Effects of decreased dopamine transporter levels on nigrostriatal neurons and paraquat/maneb toxicity in mice.Neurobiol Aging. 2017 03; 51:54-66.NA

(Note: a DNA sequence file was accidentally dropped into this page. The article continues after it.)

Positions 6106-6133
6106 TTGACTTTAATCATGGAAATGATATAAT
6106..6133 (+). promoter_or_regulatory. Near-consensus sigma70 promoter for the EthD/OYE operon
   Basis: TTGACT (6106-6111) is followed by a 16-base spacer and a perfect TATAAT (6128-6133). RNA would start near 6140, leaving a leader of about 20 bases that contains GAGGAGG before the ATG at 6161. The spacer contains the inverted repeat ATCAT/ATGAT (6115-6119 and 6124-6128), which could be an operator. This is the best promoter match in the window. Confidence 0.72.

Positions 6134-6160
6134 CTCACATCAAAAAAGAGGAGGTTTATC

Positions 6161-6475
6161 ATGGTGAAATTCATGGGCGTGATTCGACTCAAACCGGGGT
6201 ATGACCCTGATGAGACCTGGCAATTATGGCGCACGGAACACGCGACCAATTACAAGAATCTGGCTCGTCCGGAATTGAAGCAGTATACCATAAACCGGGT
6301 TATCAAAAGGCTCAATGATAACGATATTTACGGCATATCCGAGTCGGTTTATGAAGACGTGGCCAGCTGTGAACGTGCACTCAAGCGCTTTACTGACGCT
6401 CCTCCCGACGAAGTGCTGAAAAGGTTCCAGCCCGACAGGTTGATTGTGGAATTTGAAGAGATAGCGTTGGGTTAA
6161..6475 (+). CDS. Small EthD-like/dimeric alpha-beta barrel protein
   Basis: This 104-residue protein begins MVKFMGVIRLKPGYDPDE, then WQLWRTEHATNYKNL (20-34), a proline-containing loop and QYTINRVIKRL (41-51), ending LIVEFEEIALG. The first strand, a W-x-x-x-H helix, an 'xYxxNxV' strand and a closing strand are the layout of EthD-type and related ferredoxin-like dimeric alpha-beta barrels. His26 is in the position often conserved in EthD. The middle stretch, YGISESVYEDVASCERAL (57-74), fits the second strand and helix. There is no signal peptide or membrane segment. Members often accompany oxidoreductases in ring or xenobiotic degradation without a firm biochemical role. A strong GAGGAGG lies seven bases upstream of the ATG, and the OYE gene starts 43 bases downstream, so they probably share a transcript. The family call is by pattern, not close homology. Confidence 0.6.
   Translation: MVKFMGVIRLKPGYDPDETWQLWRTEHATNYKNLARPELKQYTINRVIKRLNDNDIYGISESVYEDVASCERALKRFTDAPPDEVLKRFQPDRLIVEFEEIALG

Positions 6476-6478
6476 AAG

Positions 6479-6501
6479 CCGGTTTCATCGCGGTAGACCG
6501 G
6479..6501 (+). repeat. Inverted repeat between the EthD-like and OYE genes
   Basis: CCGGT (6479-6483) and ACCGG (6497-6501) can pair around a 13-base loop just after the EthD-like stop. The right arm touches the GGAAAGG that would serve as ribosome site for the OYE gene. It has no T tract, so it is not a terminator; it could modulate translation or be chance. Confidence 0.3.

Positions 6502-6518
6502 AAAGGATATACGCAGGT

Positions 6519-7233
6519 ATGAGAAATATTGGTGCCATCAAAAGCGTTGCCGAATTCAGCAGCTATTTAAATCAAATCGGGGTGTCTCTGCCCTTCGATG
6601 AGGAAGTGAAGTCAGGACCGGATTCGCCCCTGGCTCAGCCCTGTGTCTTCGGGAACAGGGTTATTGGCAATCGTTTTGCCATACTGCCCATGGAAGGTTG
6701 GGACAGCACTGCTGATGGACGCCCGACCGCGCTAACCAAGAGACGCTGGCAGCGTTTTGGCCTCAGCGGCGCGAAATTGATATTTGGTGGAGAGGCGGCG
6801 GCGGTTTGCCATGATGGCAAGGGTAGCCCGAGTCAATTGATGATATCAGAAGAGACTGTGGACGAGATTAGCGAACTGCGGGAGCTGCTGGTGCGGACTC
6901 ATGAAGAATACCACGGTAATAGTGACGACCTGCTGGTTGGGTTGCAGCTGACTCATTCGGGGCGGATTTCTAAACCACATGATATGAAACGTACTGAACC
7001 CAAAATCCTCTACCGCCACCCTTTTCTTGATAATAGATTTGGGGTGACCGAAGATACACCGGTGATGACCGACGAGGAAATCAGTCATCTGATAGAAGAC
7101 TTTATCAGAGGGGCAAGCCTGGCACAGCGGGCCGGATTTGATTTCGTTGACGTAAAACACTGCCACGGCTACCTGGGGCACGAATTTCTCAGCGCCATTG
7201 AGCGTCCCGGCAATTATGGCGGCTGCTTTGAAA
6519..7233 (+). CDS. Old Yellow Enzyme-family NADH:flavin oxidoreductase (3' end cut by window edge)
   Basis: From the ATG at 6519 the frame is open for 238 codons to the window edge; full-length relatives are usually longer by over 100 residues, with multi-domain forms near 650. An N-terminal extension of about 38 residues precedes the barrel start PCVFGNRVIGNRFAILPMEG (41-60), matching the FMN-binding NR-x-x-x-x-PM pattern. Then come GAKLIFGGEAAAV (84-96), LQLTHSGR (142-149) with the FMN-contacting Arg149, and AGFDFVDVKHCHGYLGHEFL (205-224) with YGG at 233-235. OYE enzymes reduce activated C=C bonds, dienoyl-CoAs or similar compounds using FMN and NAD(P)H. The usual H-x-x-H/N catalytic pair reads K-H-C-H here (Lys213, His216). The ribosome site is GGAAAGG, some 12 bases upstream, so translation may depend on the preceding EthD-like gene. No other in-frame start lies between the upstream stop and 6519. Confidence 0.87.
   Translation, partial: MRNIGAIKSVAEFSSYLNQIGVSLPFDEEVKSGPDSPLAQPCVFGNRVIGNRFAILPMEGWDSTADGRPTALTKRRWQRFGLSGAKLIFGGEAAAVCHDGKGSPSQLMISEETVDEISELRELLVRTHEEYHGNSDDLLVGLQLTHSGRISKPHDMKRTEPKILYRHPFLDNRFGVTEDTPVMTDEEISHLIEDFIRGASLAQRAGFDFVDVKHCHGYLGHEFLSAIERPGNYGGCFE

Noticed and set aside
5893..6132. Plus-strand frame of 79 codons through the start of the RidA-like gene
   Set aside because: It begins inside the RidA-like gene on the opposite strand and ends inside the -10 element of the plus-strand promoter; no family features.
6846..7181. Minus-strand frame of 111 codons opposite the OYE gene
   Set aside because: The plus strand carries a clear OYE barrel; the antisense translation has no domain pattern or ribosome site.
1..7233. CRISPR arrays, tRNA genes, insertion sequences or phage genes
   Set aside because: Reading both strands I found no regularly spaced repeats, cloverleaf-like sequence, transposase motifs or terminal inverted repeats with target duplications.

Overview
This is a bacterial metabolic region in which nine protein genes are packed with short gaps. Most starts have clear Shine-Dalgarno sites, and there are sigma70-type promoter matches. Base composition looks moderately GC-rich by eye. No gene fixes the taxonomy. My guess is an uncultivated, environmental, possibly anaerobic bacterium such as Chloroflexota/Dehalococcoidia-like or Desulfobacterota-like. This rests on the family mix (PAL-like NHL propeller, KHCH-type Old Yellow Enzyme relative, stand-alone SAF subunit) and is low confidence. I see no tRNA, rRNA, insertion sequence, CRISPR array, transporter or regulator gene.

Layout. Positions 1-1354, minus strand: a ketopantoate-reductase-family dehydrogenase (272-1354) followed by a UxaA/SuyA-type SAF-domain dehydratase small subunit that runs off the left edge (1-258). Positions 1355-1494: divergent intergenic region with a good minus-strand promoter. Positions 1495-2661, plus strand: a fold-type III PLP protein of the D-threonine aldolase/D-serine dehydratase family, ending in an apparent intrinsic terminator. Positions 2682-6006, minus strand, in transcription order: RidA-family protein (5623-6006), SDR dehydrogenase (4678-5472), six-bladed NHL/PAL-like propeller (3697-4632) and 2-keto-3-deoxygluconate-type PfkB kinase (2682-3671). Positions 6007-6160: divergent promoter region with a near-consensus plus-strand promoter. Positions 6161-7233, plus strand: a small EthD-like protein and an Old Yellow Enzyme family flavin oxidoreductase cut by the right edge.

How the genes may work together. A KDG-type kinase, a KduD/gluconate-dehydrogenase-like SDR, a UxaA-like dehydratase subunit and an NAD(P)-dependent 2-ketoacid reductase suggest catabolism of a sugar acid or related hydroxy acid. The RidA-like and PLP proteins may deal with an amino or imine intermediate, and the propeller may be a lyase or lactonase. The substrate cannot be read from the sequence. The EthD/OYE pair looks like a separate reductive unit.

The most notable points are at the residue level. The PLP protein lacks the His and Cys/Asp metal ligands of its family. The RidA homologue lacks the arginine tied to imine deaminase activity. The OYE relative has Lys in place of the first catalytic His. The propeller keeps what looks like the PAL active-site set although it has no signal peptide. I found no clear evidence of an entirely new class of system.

How genetic variations in the dopamine transporter (DAT) combined with exposure to environmental toxins modulate the risk of Parkinson's disease remains unclear. Using unbiased stereology in DAT knock-down mice (DAT-KD) and wild-type (WT) littermates, we found that decreased DAT caused a loss of tyrosine hydroxylase-positive (dopaminergic) neurons in subregions of the substantia nigra pars compacta at 3-4 days, 5 weeks, and 18 months of age. Both genotypes lost dopaminergic neurons with age and remaining neurons at 11 months were resilient to paraquat/maneb. In 5-week-old mice, the toxins decreased substantia nigra pars compacta dopaminergic neurons in both genotypes but less in DAT-KD. Regional analysis revealed striking differences in the subsets of neurons affected by low DAT, paraquat/maneb, and aging. In particular, we show that a potentially protective effect of low DAT against toxin exposure is not sufficient to reduce death of all nigrostriatal dopaminergic neurons. Thus, different regional vulnerability of nigrostriatal dopaminergic neurons may contribute to an increased risk of developing Parkinson's disease when multiple factors are combined.